One recent day while I was outside shovelling, raking, digging, or hauling something I had just shovelled, raked or dug, I heard a sudden “sssshhhhwwwwapp, sssshhhhwwwapp, sssshhhhwwwapp” sound overhead. I looked up and there was a dense black cloud comprised of hundreds and hundreds of starlings moving acrobatically across the sky. I stopped and watched the duration of their spectacular aerial display. These birds are fast, turning on a dime; wheeling and diving across the sky, to shape shift their formation as if Busby Berkeley choreographed the whole scene.
Starlings are short and stocky with a fat little triangular shape. They aren’t exactly beauties. Growing up in the States, I was taught to revile these little birds for their noise, their volume of group poop and the indictment (now known as false) as a major reason for the decline of the Eastern Bluebird.
That said, they may appear black, but up close, they shine an iridescent green and purple. They are highly social birds, which may be code for noisy and chatty. When in a large flock (or murmuration to give them the proper name), their sound is amplified through their sheer gregarious numbers. Think teenagers at a party. No, think teenagers imitating everyone and anyone at this party. Starlings mimic other birds and have nearly twenty distinct impersonations, including some human-made sounds like cars. They appear to exist solely for self-amusement.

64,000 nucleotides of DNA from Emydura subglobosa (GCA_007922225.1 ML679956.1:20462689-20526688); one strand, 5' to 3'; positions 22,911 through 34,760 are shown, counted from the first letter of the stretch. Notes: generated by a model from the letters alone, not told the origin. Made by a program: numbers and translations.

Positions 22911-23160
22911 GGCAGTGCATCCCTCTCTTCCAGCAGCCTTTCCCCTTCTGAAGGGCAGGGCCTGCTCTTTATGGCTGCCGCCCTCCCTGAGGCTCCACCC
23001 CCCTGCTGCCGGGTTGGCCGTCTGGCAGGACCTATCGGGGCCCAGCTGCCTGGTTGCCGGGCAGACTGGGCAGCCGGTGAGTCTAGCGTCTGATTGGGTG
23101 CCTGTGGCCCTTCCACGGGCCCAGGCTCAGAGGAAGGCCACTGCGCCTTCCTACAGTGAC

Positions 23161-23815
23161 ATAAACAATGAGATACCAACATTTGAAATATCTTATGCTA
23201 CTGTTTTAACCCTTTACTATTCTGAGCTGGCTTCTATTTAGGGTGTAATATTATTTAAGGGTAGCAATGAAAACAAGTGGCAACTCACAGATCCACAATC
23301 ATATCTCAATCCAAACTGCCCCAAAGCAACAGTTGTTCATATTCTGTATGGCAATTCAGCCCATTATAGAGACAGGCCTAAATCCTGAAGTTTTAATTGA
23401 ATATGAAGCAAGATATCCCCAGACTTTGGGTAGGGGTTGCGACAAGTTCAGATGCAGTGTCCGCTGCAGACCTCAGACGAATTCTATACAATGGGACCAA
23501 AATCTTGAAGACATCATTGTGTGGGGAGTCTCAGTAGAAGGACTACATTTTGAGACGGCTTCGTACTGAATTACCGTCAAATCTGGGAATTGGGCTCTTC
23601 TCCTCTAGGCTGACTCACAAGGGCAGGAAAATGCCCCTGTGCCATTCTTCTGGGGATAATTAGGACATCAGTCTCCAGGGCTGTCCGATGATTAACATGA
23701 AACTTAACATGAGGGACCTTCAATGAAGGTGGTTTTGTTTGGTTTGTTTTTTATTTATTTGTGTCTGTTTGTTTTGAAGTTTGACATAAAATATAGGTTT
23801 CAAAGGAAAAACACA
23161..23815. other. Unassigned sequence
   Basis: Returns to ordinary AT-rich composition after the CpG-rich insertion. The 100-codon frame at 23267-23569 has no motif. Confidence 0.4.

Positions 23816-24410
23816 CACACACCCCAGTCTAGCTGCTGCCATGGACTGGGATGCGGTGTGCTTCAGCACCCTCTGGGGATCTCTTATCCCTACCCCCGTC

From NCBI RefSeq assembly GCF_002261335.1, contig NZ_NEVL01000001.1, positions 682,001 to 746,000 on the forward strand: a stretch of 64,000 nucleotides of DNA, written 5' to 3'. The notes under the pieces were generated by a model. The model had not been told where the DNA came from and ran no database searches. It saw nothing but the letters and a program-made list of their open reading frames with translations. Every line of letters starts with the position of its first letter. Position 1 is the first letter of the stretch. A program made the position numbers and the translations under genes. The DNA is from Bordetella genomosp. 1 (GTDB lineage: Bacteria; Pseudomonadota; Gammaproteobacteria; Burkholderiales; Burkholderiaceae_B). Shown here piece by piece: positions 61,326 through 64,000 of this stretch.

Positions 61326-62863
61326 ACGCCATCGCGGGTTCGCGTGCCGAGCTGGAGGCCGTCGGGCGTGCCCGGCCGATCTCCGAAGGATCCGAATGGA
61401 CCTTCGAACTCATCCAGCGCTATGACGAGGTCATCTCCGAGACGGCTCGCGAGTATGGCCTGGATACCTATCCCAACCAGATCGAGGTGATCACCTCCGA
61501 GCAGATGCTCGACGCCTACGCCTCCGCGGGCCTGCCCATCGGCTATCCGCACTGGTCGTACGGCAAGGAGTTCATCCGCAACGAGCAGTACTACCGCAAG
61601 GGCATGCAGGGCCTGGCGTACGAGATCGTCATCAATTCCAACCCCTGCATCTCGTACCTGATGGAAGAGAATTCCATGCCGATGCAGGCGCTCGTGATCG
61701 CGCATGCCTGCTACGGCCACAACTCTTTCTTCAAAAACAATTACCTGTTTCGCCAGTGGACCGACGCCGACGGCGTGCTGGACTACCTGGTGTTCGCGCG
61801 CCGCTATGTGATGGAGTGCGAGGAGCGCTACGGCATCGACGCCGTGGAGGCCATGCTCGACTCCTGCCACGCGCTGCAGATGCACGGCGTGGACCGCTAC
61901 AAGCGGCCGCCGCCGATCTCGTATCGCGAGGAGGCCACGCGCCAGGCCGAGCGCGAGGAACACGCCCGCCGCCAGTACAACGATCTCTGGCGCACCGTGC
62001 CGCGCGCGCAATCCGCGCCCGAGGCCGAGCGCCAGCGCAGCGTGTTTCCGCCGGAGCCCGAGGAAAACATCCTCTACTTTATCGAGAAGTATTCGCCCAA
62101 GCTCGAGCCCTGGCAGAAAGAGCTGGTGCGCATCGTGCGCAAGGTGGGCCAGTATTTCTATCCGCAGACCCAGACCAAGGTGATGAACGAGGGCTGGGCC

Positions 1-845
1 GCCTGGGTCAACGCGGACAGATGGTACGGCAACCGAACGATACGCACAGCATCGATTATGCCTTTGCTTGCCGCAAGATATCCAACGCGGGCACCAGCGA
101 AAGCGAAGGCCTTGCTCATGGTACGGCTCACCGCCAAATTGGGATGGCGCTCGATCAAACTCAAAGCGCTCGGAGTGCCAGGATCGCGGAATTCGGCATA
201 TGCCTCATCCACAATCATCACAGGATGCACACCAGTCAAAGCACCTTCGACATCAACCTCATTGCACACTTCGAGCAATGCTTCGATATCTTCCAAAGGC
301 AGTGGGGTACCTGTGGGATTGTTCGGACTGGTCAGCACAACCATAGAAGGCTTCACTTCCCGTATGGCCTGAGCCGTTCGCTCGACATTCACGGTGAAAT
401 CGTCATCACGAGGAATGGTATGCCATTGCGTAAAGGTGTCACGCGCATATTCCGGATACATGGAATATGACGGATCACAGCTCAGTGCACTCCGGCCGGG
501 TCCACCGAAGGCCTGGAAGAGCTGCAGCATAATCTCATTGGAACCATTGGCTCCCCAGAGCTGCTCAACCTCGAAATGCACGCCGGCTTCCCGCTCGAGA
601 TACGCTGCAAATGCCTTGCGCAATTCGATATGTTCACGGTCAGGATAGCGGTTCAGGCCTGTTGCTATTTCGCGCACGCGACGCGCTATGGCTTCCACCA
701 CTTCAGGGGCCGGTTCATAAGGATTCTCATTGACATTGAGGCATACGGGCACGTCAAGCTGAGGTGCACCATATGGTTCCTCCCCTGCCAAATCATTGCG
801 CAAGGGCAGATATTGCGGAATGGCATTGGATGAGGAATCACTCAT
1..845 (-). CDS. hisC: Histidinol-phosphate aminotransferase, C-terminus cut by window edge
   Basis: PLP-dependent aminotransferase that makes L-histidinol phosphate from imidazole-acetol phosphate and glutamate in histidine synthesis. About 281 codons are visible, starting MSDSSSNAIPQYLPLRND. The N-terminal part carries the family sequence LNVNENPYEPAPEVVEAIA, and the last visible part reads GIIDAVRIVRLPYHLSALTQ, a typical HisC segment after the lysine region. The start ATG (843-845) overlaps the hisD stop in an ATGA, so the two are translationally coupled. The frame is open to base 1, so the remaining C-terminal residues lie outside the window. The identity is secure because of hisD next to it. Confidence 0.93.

In the late 1590s Shakespeare made note of the starling’s ability to mimic. In Henry IV, Part 1 Hotspur contemplates driving King Henry around the bend because he refuses to aid the release of Mortimer, Hotspur’s brother-in-law. The cunning plan is to have a Starling repeat the name Mortimer. “Nay, I’ll have a starling shall be taught to speak nothing but ‘Mortimer,’” murmured Hotspur.
And it is for this reason – Shakespeare, not Mortimer – that the Starling made its appearance in the States. In the late 19th century, the American Acclimatization Society, an organization dedicated to introducing European flora and fauna into North America for cultural and economic reasons, sought to introduce to the US every bird mentioned in Shakespeare’s scripts, all 600-plus avian species. To achieve their goal, the Acclimatization Society released some hundred Starlings in New York City’s Central Park in 1890 and 1891. By 1950, Starlings were found across the continent, just like the first settlers to North America, who also exercised their belief in Manifest Destiny.